HK quarantine: health chief pledges improvements at Penny’s Bay amid grilling by lawmakers

20-Jan-2022 Intellasia | South China Morning Post | 5:02 AM Print This Post

Hong Kong’s health minister has pledged to improve the management of the government’s quarantine facility at Penny’s Bay and to make better use of new technologies to streamline procedures and boost efficiency.

Secretary for Food and Health Sophia Chan Siu-chee made the pledge as she was grilled on Wednesday by pro-establishment lawmakers who were unsatisfied with the quarantine centre where four lawmakers are currently interned and concerned about two security guards who recently contracted the coronavirus there.

Chan said the government had already increased the manpower at the centre from 600 to 1,000 employees by recruiting officers from the disciplined services, and set up a cross-departmental task force to manage the facility amid a new wave of coronavirus infections.

“Recently, there was a sharp increase in the number of people who needed to be quarantined; and some people’s release from the camp was delayed because they did not finish their tests. We apologise for the inconvenience caused,” she said.

“The health department and Civil Aid Service increased manpower, the Fire Services Department also deployed some officers to help.”

Kicking off the hour-long questioning session, lawmaker Edward Leung Hei, of the Democratic Alliance for the Betterment and Progress of Hong Kong (DAB), asked: “How will the government improve the centre’s infection prevention measures and management, so as to prevent its staff from being infected and spreading the virus to the community?”

But Chan would only say that the government was “very concerned” about the confirmed cases involving camp staff, and would continue to raise its employees’ awareness about infection risks.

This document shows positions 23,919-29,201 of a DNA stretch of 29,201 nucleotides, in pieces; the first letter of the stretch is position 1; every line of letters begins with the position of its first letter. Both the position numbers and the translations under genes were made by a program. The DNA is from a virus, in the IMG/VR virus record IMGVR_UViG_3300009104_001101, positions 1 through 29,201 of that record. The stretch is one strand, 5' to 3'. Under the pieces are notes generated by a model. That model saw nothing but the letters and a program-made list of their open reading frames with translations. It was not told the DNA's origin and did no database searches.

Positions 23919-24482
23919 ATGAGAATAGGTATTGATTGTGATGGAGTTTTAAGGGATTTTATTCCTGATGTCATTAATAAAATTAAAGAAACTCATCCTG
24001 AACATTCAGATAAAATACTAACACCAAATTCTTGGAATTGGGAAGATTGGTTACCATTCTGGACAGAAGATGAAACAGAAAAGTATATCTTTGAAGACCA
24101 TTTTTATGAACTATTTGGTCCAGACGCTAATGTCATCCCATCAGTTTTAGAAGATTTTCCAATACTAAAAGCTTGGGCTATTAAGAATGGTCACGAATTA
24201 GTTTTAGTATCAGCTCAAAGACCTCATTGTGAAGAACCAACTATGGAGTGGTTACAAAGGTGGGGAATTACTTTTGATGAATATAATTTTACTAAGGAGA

One security guard was found to be infected this month after posting a notice on the door of a quarantine unit, and another tested positive after having a meal with the first.

Fellow DAB member Horace Cheung Kwok-kwan also complained about the living conditions in the camp, saying they were so poor that quarantine had become a matter of survival.

“The food quality is bad, and residents complained that the telephone hotline was not responsive, but the government insisted that it’s operating well,” he said. “The camp is now managed by the Civil Aid Service; can it be managed by the high-level cross-departmental group instead?”

Chan said that manpower had been increased and that experienced staff were responsible for ensuring faster and more accurate data input and making better use of technology at the facility.

“We’ve been trying to identify the bottlenecks in services, and have already improved their quality… The quarantine period for close contacts is also shortened now,” Chan said.

“We also need to make better use of information technology to improve efficiency… The Civil Aid Service is trying to identify new solutions that can be applied to the camp.”

Chan insisted that government employees at the camp had stepped up communication with quarantined residents through an additional hotline, SMS, email and messaging services.

Twenty lawmakers and 14 senior officials were among those slapped with quarantine orders after they were potentially exposed to coronavirus patients at the birthday party of pro-Beijing figure Witman Hung Wai-man on January 3.

Some legislators sent to Penny’s Bay were allowed to leave early after they were found not to have been exposed, but four remain interned there.

One of the lawmakers who were released early, Junius Ho Kwan-yiu, had complained about the management of the Penny’s Bay centre, and urged Sophia Chan to explain.

Ho said on Wednesday that one way to improve efficiency at the camp was to allow residents to travel to the facility by themselves, rather than being brought there by the government. Chan responded that authorities were reviewing the camp’s management, but did not comment on whether Ho’s suggestion was feasible.

Meanwhile, lawmakers approved a plan on Wednesday to extend video conferencing arrangements to all council meetings held throughout the year.

House Committee chairwoman Starry Lee Wai-king said that under the new plan, all 90 lawmakers could meet virtually if the coronavirus situation became too serious.

The motion will expire on December 31.

Since last year, Legco’s panel and committee meetings were allowed to be held virtually.


Category: Hong Kong

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